Friday, April 11, 2008


We have a handful of kids at my school that have been identified as GATE. (gifted and talented) Most of our GATE identified kids don't go to the GATE schools in our district though. Why? The parents don't send their kids to the program. The district I work in doesn't, in my opinion, do enough to promote the program to the Latino parents in Spanish. They also don't promote it at our site. Many of our parents don't speak English, or speak it well enough to understand it in an academic setting. They also are not very mobile so having something out of walking distance won't fly.

This year my daughter is in the GATE class at the school next to mine, the school where our GATE identified kids should go. There are at least 4 other kids at my school, in her grade, who should be there with her but they aren't. Two of them are former students of mine. I contacted these parents personally to ask them to send their children to the GATE program. I tried to explain the benefits of the program to them but they were worried that there would be no teachers at the other school who could speak to them, the parents, in Spanish and that it wouldn’t be in walking distance. (The kids would get bused but the parents, understandably, like to be in close proximity to their kids in case of emergency, etc.)

My concern here is that we have this handful of really bright kids who are mixed in with the rest and are not being pushed to the fullest extent of their capabilities. With our current test driven state in education, most teachers are trying their best to make sure that the kids are ready for the test. This means really focusing on the kids who are below grade level. We were in fact told by a workshop presenter, who was there to help us get our scores up, to “not worry about GATE kids. They already have what they need!”

Now I am not saying that classroom teachers don’t have a responsibility to their GATE students because we do. We need to work just as hard for them as we do for our lowest students. However, whatever we do for them in our regular classrooms, doesn’t even compare to what they can get from a class comprised of like minded individuals.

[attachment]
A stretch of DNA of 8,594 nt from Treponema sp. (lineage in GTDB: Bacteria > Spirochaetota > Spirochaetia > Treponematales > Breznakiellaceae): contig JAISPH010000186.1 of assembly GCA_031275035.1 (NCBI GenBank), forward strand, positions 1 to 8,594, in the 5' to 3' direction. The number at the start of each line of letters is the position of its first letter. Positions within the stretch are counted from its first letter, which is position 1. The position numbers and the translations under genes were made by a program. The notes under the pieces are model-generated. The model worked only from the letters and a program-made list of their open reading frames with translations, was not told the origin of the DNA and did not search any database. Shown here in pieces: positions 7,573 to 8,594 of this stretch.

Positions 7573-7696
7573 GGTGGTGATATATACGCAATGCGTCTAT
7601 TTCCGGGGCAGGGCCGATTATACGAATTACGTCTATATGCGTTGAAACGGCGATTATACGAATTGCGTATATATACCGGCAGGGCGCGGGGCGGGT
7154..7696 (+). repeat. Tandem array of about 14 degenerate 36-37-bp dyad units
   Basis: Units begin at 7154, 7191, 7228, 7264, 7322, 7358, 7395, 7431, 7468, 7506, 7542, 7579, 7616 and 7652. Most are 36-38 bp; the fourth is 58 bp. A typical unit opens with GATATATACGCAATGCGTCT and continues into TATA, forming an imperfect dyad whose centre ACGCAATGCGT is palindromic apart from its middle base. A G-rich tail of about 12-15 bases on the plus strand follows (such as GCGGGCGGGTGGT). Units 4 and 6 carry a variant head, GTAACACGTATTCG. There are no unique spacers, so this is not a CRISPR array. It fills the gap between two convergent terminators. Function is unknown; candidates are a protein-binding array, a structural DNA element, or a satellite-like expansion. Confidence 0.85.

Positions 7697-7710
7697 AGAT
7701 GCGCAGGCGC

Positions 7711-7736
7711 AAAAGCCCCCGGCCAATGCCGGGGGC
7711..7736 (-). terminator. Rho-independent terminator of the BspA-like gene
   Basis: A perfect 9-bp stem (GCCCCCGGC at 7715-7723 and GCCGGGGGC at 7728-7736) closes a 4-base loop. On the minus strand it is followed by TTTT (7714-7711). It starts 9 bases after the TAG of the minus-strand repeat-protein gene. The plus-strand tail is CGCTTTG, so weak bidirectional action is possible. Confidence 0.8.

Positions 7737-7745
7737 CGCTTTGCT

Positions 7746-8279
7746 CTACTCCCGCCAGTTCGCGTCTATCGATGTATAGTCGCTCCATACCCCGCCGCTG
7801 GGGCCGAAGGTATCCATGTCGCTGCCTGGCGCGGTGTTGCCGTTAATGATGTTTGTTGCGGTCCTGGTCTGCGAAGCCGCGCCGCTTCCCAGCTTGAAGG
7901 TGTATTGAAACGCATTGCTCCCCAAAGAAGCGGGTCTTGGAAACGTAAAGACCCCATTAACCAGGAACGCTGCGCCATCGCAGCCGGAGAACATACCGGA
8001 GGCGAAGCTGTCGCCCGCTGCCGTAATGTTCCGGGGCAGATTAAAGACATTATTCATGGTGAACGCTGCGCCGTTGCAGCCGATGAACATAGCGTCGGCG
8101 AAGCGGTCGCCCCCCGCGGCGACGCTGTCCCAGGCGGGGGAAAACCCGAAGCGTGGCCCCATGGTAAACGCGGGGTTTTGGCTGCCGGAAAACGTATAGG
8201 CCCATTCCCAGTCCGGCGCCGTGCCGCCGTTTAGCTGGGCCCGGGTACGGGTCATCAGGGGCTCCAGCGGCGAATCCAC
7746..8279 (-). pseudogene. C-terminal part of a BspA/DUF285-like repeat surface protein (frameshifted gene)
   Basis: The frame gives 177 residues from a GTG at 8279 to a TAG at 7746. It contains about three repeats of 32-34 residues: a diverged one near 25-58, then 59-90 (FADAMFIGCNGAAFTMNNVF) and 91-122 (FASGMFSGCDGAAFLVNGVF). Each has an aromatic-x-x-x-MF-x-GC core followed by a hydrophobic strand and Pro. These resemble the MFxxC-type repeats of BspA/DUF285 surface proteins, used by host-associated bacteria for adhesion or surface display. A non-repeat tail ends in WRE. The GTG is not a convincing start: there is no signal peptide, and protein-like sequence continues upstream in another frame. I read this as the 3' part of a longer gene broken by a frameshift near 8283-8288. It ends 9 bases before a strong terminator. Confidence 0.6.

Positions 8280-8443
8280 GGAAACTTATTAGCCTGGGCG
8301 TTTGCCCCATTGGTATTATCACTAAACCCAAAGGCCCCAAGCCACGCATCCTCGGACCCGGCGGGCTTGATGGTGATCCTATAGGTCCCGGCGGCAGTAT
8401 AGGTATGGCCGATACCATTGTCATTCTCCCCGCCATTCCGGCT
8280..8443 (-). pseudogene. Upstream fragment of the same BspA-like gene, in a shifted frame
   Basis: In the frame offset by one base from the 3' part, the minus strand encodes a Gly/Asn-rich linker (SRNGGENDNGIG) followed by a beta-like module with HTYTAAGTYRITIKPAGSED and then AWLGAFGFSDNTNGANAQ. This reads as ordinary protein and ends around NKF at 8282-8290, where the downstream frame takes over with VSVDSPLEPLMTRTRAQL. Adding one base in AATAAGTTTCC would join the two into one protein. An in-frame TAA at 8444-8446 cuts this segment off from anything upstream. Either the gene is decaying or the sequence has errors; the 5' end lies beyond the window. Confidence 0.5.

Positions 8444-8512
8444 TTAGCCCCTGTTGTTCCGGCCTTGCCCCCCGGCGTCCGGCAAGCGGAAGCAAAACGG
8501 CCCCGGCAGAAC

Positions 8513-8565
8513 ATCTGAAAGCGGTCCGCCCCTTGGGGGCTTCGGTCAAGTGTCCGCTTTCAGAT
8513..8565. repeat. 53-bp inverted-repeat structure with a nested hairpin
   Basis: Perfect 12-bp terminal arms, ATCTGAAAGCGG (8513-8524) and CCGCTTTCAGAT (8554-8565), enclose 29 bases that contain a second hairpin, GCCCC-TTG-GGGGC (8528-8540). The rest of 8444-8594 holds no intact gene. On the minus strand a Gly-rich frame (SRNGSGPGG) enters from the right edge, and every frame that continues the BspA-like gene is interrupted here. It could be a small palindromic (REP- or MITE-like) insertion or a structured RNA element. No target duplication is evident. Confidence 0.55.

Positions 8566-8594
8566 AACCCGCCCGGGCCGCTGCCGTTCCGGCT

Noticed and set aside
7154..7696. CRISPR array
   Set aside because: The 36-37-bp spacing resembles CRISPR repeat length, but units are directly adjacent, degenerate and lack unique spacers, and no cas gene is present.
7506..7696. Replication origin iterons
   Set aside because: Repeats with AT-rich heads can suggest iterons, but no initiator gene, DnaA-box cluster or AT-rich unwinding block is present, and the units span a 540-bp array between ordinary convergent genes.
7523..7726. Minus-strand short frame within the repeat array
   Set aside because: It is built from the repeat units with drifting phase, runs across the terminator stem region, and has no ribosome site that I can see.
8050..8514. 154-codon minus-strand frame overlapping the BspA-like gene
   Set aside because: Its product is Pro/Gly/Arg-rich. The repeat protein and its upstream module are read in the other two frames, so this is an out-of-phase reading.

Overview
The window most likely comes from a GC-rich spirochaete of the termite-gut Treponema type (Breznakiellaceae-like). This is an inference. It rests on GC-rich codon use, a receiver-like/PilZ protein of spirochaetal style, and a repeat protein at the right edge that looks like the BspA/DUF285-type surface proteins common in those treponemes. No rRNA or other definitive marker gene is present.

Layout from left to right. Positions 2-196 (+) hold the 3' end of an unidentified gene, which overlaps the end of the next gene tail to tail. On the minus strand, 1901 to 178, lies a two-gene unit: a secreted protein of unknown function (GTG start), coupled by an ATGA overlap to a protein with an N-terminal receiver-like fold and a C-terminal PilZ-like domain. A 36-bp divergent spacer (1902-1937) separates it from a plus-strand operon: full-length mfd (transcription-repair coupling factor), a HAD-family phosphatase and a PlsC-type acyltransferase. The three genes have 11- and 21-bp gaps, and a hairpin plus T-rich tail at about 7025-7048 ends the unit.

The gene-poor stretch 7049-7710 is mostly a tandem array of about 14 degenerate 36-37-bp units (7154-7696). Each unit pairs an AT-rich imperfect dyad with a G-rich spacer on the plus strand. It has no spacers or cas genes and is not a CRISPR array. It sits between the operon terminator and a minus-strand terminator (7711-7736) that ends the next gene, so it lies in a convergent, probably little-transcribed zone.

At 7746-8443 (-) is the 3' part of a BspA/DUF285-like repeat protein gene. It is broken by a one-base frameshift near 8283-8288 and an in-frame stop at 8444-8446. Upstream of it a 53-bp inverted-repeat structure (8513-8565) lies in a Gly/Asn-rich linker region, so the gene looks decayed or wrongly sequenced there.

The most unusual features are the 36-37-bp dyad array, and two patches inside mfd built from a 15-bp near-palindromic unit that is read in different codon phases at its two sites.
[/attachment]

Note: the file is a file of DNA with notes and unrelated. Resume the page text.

Every day that my daughter has been in her new GATE class this year has been just amazing. I just melt inside when I hear the things they are learning, the way they are learning or just the casual conversations that she is having with her friends. What a difference and change. What an opportunity!

When I walk around my school and see the GATE identified kids at my school, I feel so sad. I wish that they too could have the same opportunities that my daughter has.


cindylu said...

We didn't have GATE schools in my district, but I was sent to another school once a week for enriched studies. My school sent about 5 or 6 students while another school filled up the rest of the bus. The rest of the kids were usually Asian. I always noticed that difference even as a kid and wondered why there weren't more kids tested into GATE at my elementary school.

MsAbcMom said...

Oh Boy...don't eve get me started on identifying kids for GATE. That is a big problematic issue in many school district. It is one of the biggest reasons why more students, who should be identified are not. To make a long story short though, most schools use 1 test to qualify kids into GATE instead of using multiple measures. A common test used on kids is the RAVEN which is a visual perceptual test. (no words or numbers, just shapes and patterns) If you are a student who is deficient in this area but bright everywhere else, you don't qualify initially. Sabi was one of these kids. I had her tested to find out more about the visual/perceptual issue and found that she has a deficit, a HUGE one, in this area. She was given an IQ test as well. There was a discrepancy of 36 points between the vis/perc. and verbal scores. This got her in to the program in two ways. One because the verbal was so high. The other was because of the discrepancy being so large, her scores on the RAVEN couldn't be used since she had a very marked deficit in this area. Sadly, the parents at my school don't have this information so they don't know how or when to advocate for their children. Having been through the process with my daughter last year has been an eye opening experience. I am determined to enlighten all of the parents at my school now!

Shelli said...

I remember "trying out" for the T.A.G. program (talented and gifted) in 5th grade. I failed.

Le Sigh.

Wouldn't the easiest answer to ALL of this be "more money for education, and less for war?" Because, then, you know, we could afford to hire more teachers, to give MORE one on one time with students, which inspires them, and helps them learn in the best way they can.


And what if a kid IS talented, but just doesn't test well? OY.

MsAbcMom said...

I am with you Shelli. We should be running for president!